“I received the order, ‘Full speed astern both’, and it was carried out at once. We were still going astern when the First Lieutenant opened the door and gave the order, ‘Abandon Ship’ both of us, myself and Miller, made to move forward to obey that order. Miller had preceded me slightly when I received the order to ‘Stop starboard’, I went back and stopped starboard then I picked up two life-belts, throwing one to Miller”
One by one the crew filed into the control room then up the ladder onto the bridge, where Brooks and Trickey directed them down to the aft casing. Not all were aware that the emergency was for real,
“Sitting in the mess watching all the activity and fearful of being in someone’s way I heard Nat ask, ‘You staying Bob ?’ I heard the engines being stopped and shut down. Charlie Foster and ‘Dusty’ Miller came into the control room from aft. The First Lieutenant stood at the foot of the control room ladder,
‘Can we take a couple of DSEA sets ?’
‘Take anything you like’ replied Lt. Low. Anything I liked ? I looked round quickly. I’d like a sextant, a pair of binoculars and a telescope. I wouldn’t mind the engine room clock. After all it had governed my life night and day, awake or asleep”
As Rob Roy dithered over his choice of souvenirs, he became aware of the wardroom steward urging him up the ladder,
‘Up you go Bob’ ‘No, no, up you go. You were here first‘
‘Six feet of water showing on the guage’, called out Lt. Low‘ I glanced around quickly. Nothing looked wrong. All lights on, the mess neat and tidy. Curtains a bit off centre and we were slightly bows-down. I went up to the bridge and heard the Captain shout,
‘I MUST HAVE THE MAIN MOTORS STOPPED !’
But of course, those propellers would mince us. Knowing how to stop them I shouted, ‘Right Sir, I’ll go’ and turned to re-enter the boat, nearly treading on ‘Dusty’ Miller’s head. Having heard the last order he said, I’ll go Bob, I’m better placed'”
As ‘Dusty’ clambered back down the ladder to join Lt. Low, Rob Roy stepped down from the bridge to the aft casing,
‘Water filled my shoes so I kicked them off. Through my stockinged feet I felt the propeller vibrations stop. I knew I could now swim away to safety. The sea was bitterly cold – so cold it took my breath away. Silly thoughts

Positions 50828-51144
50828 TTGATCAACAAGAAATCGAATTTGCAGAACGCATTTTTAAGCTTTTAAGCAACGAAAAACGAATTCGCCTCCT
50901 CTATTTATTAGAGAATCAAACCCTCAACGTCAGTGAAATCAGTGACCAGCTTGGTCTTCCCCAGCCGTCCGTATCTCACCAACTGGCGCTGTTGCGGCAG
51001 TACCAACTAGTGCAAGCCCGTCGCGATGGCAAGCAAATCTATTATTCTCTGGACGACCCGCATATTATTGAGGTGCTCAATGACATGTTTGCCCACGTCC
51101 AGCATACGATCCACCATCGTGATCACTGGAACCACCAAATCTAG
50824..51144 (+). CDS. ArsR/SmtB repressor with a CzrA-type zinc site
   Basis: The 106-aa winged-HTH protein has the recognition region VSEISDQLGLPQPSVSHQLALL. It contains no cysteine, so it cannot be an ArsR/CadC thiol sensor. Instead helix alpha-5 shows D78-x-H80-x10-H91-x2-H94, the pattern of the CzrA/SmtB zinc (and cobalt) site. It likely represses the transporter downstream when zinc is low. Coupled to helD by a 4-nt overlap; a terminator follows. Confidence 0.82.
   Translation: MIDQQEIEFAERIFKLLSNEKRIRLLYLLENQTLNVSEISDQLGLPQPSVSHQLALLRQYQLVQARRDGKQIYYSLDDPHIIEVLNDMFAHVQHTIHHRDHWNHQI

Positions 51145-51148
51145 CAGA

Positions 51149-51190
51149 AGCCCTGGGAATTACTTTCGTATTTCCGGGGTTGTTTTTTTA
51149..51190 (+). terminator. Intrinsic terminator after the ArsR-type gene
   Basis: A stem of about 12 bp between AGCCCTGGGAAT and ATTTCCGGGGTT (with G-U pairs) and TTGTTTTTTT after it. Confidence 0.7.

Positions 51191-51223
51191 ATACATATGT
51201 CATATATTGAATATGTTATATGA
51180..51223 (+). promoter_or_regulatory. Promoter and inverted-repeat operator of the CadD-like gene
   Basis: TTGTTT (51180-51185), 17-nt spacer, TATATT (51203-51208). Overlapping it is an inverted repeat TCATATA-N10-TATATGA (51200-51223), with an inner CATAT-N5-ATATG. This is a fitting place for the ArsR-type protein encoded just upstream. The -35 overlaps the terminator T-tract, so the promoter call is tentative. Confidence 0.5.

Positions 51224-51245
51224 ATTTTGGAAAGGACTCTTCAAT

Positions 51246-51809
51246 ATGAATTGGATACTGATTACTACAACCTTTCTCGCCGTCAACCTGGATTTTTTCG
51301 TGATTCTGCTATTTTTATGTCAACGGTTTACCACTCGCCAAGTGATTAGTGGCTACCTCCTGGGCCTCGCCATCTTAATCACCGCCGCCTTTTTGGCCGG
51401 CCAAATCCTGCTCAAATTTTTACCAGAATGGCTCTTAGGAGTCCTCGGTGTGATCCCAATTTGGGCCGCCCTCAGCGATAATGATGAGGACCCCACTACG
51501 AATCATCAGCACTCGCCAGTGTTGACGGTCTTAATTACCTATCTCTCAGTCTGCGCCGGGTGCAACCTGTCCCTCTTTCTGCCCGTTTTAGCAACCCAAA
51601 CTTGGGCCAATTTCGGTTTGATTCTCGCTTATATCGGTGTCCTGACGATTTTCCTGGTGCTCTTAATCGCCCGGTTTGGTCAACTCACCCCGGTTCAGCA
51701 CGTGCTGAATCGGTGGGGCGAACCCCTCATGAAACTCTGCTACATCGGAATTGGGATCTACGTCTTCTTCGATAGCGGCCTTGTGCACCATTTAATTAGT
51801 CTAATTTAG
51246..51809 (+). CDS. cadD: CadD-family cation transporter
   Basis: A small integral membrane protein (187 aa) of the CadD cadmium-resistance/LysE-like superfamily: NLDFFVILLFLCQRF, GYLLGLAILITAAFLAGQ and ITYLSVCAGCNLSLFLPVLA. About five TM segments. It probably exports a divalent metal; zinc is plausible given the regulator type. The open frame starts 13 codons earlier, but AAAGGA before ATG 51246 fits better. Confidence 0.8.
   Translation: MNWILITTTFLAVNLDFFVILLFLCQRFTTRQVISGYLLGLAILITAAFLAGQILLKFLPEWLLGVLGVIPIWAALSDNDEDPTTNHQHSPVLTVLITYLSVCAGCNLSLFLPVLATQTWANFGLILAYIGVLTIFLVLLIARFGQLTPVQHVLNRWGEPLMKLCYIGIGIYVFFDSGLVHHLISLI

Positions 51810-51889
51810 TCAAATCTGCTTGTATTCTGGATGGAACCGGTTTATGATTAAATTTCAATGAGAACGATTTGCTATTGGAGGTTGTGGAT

ran through my head such as, ‘I bet I catch a chill’ or ‘what i really need is a piece of my mother’s blackberry and apple pie’ . I wanted company. ‘Pusser’ Hill was lying on his back, ears underwater, so I reached out and pulled his hair, ‘Pusser have you got a lifebelt ?’ ‘No’, ‘a DSEA set ?’, ‘No, not a thing. You ok ?’
We trod water and saved our breath. The bow was well underwater now and lacking the restraining power of the motors on full astern”.
Without warning at 19:29 the stern swung up to a near vertical position, it remained motionless for a few seconds, then with her White Ensign still flying, HM S/M Unity plunged to the bottom of the North Sea taking John Low and Henry Miller with her. There was no time for the men in the water to dwell upon matters. Rob Roy McCurrach,
“There was no break in the waves just a strong oily swell. At the top of one I saw a lifeboat. I grabbed ‘Pusser’ and yelled, ‘Come on !’ ‘Swim !’ We headed for the direction of the lifeboat and were making progress when it altered course. This was quite demoralising”
Rob Roy and ‘Pusser’ had drifted dangerously far from the main knot of swimmers. All around miniature acts of heroism were being played out. A man was drowning, his hands raised in a final act of resignation when Stoker Burville swam over to support him, risking his own life in the process. As the last man had jumped from the conning tower, Unity had lurched over trapping Charlie Foster against the bridge telegraphs. CERA Potter had spotted his predicament, refusing to leave him even though the Boat was gathering speed in her plunge to the bottom. Potter managed to pull Foster’s DSEA set over his head as he frantically set about freeing him from the repeater bar. Both men were dragged down some distance before the formation of an air bubble allowed Potter to unhook Charlie. Both men surfaced together but Foster was in a bad way, having failed to follow DSEA drill by opening the valve on his set. Meanwhile Burville and the drowning man had reached the safety of a lifeboat and were heading towards Potter and Foster when a third man in serious difficulties was spotted. Without hesitation Burville clambered back into the frigid sea. He swam over to the man and hauled him back to the lifeboat. Lts. Hunt and Trickey chose to remain in the water until every last man was safe. This was a particularly courageous decision on the part of Trickey who could not swim. Eventually Rob Roy and ‘Pusser’ caught up with the rest
“At last we made it to a lifeboat and clung onto the gunwales. Whacked. To my right and in an equally sorry state bobbed the Captain. ‘Give us a hand !’ shouted ‘Pusser’ but they just sat there like numbed frozen effigies. Exhausted.’ I can’t hang on much longer, Mac. Can you pull me up ?’ I shook my head, ‘No’. ‘Look, push my left foot up and hook my heel over the gunwale’. ‘Pusser’ did this and with a great effort I managed to scramble into the boat. Then I turned and pulled him. Between us we did the same for the Captain”
They found themselves opposite CERA Alf Potter and Charlie Foster, who although not yet dead, appeared to be on the brink.